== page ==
In an interview, Toni Morrison said the following of its use in her book, in an acting of reclaiming: "Tar Baby is also a name, like 'nigger,' that white people call black children, black girls, as I recall…. At one time, a tar pit was a holy place, at least an important place, because tar was used to build things…. It held together things like Moses' little boat and the pyramids. For me, the tar baby came to mean the black woman who can hold things together."


Walt Disney Studios released Song of the South, which contains the Tar-Baby story, in 1946. The film was never released on VHS in North America due to issues relating to race. Currently Disney is considering releasing the film on DVD. The ride Splash Mountainmarker, which is in three of the Walt Disney theme park, is based on the stories by Uncle Remus. However, instead of the Tar-Baby, Br'er rabbit is captured in a beehive. The changes were made most likely to avoid similar racial controversies that plagued Song of the South from being released on home video.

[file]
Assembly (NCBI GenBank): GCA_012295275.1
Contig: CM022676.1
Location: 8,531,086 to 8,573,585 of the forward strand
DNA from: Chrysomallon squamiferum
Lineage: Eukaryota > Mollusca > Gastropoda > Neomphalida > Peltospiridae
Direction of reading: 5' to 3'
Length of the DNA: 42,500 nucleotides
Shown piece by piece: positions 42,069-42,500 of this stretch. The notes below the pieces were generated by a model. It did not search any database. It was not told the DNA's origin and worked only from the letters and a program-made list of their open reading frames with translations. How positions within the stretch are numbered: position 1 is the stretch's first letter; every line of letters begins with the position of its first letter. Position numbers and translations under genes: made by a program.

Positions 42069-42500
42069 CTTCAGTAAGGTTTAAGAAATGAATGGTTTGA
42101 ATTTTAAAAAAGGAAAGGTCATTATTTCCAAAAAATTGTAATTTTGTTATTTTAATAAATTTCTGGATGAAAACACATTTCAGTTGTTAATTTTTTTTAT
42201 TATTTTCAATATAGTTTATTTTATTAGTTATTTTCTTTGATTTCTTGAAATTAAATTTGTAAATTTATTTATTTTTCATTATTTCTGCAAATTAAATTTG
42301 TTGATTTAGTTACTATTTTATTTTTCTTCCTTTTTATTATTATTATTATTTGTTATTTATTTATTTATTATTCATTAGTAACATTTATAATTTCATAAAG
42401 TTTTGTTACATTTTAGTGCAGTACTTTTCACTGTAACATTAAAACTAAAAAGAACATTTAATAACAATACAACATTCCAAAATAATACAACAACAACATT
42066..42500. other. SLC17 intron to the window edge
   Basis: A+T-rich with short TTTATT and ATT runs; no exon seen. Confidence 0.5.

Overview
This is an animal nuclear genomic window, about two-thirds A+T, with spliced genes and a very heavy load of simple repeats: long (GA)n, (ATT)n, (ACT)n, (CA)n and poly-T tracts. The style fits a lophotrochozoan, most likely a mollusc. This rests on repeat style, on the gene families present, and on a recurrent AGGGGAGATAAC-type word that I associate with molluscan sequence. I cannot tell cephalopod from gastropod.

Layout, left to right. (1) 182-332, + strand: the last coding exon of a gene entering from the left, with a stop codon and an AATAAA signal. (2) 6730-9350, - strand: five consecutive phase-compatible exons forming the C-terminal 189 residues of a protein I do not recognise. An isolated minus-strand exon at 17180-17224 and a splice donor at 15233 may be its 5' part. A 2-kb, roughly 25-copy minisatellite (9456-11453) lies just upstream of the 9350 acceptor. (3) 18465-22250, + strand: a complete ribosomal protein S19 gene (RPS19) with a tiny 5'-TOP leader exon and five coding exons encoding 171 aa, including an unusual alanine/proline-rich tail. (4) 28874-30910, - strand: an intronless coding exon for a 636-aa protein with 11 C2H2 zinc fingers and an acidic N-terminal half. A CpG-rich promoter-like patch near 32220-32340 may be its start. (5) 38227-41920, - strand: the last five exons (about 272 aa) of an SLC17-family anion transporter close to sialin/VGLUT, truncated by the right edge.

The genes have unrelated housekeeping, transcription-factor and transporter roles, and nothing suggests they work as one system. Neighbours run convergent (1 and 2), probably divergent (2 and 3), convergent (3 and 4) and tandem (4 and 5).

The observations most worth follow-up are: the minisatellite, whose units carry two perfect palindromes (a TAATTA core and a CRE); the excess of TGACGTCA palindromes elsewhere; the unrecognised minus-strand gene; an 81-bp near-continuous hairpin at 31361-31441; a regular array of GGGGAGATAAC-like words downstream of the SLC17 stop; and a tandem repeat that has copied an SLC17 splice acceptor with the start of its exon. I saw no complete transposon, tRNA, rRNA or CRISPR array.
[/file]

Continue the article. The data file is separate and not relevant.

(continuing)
The Tar Baby was featured as one of the guests in House of Mouse.

Tar Baby also appears in the Toontown countryside in Who Framed Roger Rabbit.

Related stories

Variations on the tar baby legend are spread among the folklores of more than one culture. In the Journal of American Folklore, Aurelio M. Espinosa examined 267 versions of the tar baby story. The mythical West African hero Anansi is recorded as once being similarly trapped. [107231] In a Spanish language version told in the mountainous parts of Colombiamarker, an unnamed rabbit is trapped by the "Muñeco de Brea" (tar doll). A Buddhist myth tells of Prince Five-weapons (the Future Buddha) who encounters the ogre, Sticky Hair, in a forest.